Do you know what your weakness is?
Not in an I-can’t-resist-an-ice-cream-on-a-hot-summer’s-day kind of way. More like this: what about yourself do you wish were different—but no matter what you do, you can’t seem to rid yourself of this thing completely?
I wrote previously about my struggle with anxiety. Then, a few days ago I read an article about the science of happiness that stated that about 50% of anyone’s happiness is genetically determined. This just solidified for me my hunch that how I react to the world around me isn’t all up to me making a decision to feel a certain way. Genes can suck, sometimes.
Maybe you have physical or mental health concerns—which either came about from past experiences or just dropped by your life one day, no reason—that require consistent management. Or, of course, you could find it constantly difficult to thrive in your endeavours because some people or situations do not support your introversion—icky.
Overcoming these things can definitely feel like an uphill battle, but let’s look at the positive. Here are 3 ways that you can use your struggles to help yourself and others.
#1: Take pride in any improvements you can make
A struggle is an opportunity to put in some hard work, and hard work creates satisfaction—if not in the present moment then in hindsight.
You have to start somewhere, and any step forward is just fine. Like to improve my mental health, I’ve made lifestyle changes: getting better sleep and exercising more frequently. I’m not exactly where I want to be, but I can see that things have improved and that counts for something.
Sometimes that first step can be to alter your perspective–like if others give you a hard time for being an introvert, you can stop to consider what beliefs or myths or fears might lie behind their actions.
#2: Create powerful art
Creativity often evolves out of adversity. Your struggle can be channelled into something beautiful, whether through writing, music, creating visual art, or anything of the like. You only need to consider the most memorable pieces of music, literature, and movies to see that the difficult parts of life are often a focus of great artwork. And many introverts are great artists, you know.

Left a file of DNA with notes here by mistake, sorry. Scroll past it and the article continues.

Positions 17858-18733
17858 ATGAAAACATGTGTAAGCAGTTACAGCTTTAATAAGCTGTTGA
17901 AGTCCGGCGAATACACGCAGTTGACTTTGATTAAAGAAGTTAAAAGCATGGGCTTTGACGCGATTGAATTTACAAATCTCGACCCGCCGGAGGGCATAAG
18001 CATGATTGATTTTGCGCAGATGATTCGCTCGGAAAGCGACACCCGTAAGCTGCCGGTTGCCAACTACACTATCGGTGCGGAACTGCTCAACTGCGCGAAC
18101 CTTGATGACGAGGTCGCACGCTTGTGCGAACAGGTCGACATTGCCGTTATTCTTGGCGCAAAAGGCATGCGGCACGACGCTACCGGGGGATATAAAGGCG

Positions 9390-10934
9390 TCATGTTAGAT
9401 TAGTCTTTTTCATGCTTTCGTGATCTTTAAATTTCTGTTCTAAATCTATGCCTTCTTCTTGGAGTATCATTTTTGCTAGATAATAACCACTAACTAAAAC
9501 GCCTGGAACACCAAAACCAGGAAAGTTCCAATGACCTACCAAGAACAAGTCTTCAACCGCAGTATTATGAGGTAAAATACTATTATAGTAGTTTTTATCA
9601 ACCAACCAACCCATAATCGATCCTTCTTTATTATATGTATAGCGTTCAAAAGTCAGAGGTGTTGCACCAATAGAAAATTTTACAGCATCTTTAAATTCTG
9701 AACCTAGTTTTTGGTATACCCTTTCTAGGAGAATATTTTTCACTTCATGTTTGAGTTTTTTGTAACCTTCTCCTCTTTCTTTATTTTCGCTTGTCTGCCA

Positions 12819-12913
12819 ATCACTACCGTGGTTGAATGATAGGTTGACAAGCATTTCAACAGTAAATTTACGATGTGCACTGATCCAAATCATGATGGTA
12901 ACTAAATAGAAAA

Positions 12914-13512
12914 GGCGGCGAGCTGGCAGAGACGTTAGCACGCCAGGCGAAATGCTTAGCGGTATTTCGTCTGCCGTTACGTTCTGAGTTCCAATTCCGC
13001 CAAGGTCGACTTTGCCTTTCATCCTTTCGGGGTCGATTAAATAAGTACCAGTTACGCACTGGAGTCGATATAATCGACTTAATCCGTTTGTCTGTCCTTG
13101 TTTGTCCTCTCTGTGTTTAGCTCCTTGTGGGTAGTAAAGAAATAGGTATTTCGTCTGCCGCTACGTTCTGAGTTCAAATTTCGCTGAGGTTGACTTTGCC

I think the “art” of a simple conversation between you and someone who can relate to your struggles fits with this, too–it’s the connection that counts.
#3: Humble yourself
To compare yourself to others—especially when you’re a young adult gaining your independence—is easy to do. I do it all of the time. And the most instantly satisfying way to do this comparison is to consider the areas you excel in. Maybe some of your friends are living at home while trying to become financially stable, for instance, while you have more independence in this area already. Or perhaps you have great relationships with friends and a special someone, and you’re proud that you’re better off than others.
You should treasure that positive self-image—but having an awareness of your struggles is pretty important, too. It’s what allows you to have empathy and overall it can make you easier to be around for those people you love who don’t have it all together in the ways that you do. Even if you can’t relate to others’ exact struggles, you can help by showing them that you’re human, too.
Every cheesy pop song says it, but it’s true: be real, be honest, be you, because you’re a shining star and #yolo.
What about you? How do you make good out of your struggles?